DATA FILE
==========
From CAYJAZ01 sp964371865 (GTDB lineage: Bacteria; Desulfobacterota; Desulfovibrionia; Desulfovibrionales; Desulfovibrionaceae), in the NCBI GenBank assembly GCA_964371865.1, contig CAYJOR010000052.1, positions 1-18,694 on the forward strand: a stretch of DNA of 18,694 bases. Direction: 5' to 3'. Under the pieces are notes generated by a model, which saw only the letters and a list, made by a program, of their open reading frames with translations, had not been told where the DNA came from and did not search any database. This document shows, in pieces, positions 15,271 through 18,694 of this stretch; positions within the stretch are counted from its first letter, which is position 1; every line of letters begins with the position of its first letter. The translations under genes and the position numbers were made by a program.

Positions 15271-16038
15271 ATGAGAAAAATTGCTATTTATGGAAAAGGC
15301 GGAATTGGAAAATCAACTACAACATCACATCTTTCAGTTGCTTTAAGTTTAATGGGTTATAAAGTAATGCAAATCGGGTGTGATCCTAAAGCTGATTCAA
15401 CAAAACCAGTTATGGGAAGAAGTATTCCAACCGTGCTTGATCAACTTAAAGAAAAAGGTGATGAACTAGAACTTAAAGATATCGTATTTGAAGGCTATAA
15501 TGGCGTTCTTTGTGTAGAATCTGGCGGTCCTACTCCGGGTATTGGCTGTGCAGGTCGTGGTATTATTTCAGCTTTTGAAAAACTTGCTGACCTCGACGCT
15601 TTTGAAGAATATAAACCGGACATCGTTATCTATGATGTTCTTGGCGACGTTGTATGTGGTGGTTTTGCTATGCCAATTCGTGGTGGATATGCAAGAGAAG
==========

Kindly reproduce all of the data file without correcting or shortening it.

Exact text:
From CAYJAZ01 sp964371865 (GTDB lineage: Bacteria; Desulfobacterota; Desulfovibrionia; Desulfovibrionales; Desulfovibrionaceae), in the NCBI GenBank assembly GCA_964371865.1, contig CAYJOR010000052.1, positions 1-18,694 on the forward strand: a stretch of DNA of 18,694 bases. Direction: 5' to 3'. Under the pieces are notes generated by a model, which saw only the letters and a list, made by a program, of their open reading frames with translations, had not been told where the DNA came from and did not search any database. This document shows, in pieces, positions 15,271 through 18,694 of this stretch; positions within the stretch are counted from its first letter, which is position 1; every line of letters begins with the position of its first letter. The translations under genes and the position numbers were made by a program.

Positions 15271-16038
15271 ATGAGAAAAATTGCTATTTATGGAAAAGGC
15301 GGAATTGGAAAATCAACTACAACATCACATCTTTCAGTTGCTTTAAGTTTAATGGGTTATAAAGTAATGCAAATCGGGTGTGATCCTAAAGCTGATTCAA
15401 CAAAACCAGTTATGGGAAGAAGTATTCCAACCGTGCTTGATCAACTTAAAGAAAAAGGTGATGAACTAGAACTTAAAGATATCGTATTTGAAGGCTATAA
15501 TGGCGTTCTTTGTGTAGAATCTGGCGGTCCTACTCCGGGTATTGGCTGTGCAGGTCGTGGTATTATTTCAGCTTTTGAAAAACTTGCTGACCTCGACGCT
15601 TTTGAAGAATATAAACCGGACATCGTTATCTATGATGTTCTTGGCGACGTTGTATGTGGTGGTTTTGCTATGCCAATTCGTGGTGGATATGCAAGAGAAG